favor of the idea.
v, "Do you think we ought to have
one; Mr. Davies?" said the schoolmaster to a venerable parishioner.
, "I-agree tb it," was the reply, "but
there ls one thing I wish to know. If
we have a—a— •
"Chandelier," said, the school master, helping him out..
"If we have a chandelier,' the old
man continued, "who is. going to play
It?"
ASK   FOR  AMERICAN   COAL
CARDIFF, Wales, Oct. 10.—Tenders
have been Invited by tho Coal Exchange In behalf of the Egyptian state
railway for forty thousand tons of
American coal. It 1$ reported that
this Is Intended as nn experiment
to ascertain whether Amorlcan coal is
n suitable substitute for the Wolsli conl
now used,
INFORMATION WANTED
Itw | imy a.LWiu_>C lu dut»lU»U» It iu th* Duta-
theilnlon for some «lm* to come would
M,.„T     «r.M    ,-,»    M,', t„     f   11 1ii<
'■•"-       "     '■       I
*tud*ntn would hnvr lo pny nM ihrvr'TMinfl
own expended. Kncn student would)nnd up with the red fins:, nnd away
hnvo to travel on nn average over a! with bricks and bottles to the flno
thousand miles, loso bis wnites while) mansion of the "nwistn" Lavour, nnd
attending Iho college, nnd pny at least j to tho homes of thr> <>ngtii«M»r»; to tho
fIVO dn11f»r« n   w™V fr,r  Tlt-f....  "v.,.   «„t      ?,..    r.F  lly   -r. -   .     .*.;,-„-..;.•'
tion.  i'JiU'li a proposition, It will bet the Funeral
«ccn «t once, Is entirely premature and J   „ wag ib„ CTHnIi WMirnggled widows
Impracticable.    On tbe other Imml, II ] of M#,rlM»„rli flnllAumlnM. and lllllr
a year will bring a weekly labor P«l>er Mont,„Jiy wlt0 hM);w th<> moLB „,at
ti> any workingman for a year.    Ho;
can read It In spare time, without nny," '
limn to himself. In Its columns he,♦♦♦♦♦♦♦♦♦♦♦ ♦
will lesrn not ttwortei (however fundamental they may he), hut'pr*clk*r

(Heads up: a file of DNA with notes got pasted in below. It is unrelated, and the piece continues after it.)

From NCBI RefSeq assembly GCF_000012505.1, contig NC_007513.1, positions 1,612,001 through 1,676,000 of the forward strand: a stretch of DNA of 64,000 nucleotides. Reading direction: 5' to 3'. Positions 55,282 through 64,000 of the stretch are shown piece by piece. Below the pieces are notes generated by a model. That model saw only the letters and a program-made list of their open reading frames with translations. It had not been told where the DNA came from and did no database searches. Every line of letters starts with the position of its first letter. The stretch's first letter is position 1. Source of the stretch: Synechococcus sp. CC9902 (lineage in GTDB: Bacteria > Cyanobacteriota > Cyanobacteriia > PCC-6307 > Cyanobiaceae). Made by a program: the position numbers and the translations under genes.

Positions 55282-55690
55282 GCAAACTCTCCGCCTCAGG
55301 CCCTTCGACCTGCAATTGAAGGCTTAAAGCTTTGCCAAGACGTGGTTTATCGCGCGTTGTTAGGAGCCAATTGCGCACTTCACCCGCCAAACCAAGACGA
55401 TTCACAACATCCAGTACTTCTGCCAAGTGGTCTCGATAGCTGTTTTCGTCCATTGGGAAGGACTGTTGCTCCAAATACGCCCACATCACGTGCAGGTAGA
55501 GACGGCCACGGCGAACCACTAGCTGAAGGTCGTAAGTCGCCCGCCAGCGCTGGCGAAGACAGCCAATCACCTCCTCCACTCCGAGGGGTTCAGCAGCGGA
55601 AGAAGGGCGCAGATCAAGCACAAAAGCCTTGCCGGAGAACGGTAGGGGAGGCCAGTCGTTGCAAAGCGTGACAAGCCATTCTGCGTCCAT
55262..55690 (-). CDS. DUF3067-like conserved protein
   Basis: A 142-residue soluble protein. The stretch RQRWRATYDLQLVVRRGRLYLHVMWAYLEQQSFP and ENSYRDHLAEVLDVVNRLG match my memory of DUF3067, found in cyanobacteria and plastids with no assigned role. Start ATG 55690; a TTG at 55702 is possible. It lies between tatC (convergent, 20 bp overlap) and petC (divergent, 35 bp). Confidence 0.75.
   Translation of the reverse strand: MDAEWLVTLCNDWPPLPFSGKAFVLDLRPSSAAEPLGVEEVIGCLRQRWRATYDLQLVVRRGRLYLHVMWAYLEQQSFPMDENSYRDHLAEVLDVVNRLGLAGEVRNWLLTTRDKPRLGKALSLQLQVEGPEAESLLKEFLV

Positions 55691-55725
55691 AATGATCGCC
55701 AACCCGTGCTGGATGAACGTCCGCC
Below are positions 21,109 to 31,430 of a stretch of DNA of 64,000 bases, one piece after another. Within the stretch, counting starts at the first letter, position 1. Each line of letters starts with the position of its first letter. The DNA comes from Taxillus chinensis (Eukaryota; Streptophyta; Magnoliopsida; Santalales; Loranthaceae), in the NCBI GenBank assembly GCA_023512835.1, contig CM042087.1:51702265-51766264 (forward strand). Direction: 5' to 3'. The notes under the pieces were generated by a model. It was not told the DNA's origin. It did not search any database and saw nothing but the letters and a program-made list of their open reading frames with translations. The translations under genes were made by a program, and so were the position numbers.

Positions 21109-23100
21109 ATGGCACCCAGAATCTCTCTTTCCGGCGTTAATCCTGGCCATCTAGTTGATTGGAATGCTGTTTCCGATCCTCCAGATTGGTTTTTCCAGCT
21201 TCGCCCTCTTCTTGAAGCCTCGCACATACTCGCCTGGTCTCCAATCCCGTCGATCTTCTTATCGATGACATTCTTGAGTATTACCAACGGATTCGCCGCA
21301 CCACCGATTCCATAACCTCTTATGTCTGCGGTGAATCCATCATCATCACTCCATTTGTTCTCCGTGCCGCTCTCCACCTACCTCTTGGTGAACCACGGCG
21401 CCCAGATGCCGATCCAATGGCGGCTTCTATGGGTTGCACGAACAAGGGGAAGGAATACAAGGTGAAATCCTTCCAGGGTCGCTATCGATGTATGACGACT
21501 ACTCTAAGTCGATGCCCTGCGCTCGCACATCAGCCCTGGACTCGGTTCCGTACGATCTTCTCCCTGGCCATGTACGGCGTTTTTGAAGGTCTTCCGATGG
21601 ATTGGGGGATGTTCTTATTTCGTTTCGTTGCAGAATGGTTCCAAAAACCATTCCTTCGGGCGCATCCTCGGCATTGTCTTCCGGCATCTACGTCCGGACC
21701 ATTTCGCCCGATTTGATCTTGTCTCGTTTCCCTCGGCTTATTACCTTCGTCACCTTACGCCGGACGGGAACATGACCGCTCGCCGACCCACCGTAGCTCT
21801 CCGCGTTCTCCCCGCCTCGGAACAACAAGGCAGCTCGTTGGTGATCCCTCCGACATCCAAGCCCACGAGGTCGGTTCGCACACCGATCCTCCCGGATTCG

courses of action. Every dollsr thns |
c*-*irlbou>i| to «j« labor j»«*s luty,,
fa make It stromter In behalf of •it**;
cause, more, powerful to combat the-i
etrftntes of Ik&or. j
'VUw Uk»or pr«<»» *«• wonderfnlty rr»- ♦
spenslre loiopport,   IWng sbsol«t*ly )♦ ♦♦♦♦♦♦
Anyono having any Information con
coming Joseph Victor Trotller, who Is
believed to have worked ns minor In
olthor Alborta or IJ.' C„ Is onrnestly
requested to commuulcato samo to
Mrs, M. TROTTIlim,
277, Snckvllle St.
Toronto, Ont.
Other lnbor papers please copy,
A Policy
Is a soldier to help you in the
battle of llfo. .When your
buildings are Insured, ,
You Feel
Free
You know that wood nnd stone
may bo destroyed; but h policy
In our company Is Indestructible Whllo tho houso Is burning tho policy changes Into
monoy.,,	
M. A. KASTNER
Insurance     Real Estate
Printer's Ink
When tued on Rood pre«ei and
neatly displayed typo lor your station*
ery is valuable. We hive every
facility for doing ll\e h-»l of job work
and at a minimum piuc,
mwammmM^
{y%4.,^y^7
i%iH«7'>^fcp'«».ii
Weber's
STORES
WARNING
All *6»1 miners are urged
stay tway frem A»&«rt« snd
Oritlsh Celumbla, as the strike
Is still eft.
S'PATSY  HENRY, wllh  the Juvtnils!
»kBosfenl*ns, Grand Thsstre, Oct. 18th [
New Michel
& Blairmore '"..y';,.   - - .'    ._ #    ;' •   .. -    ' "        -     - ' "' '" y7;v -y.Jtyy   y /-/'--/y-y        •'  " :"'-- ■- ..:  "'•■    '    ^v-r-u"''7:y'*'''7:^C'"V---'^ "•■     -7 " "^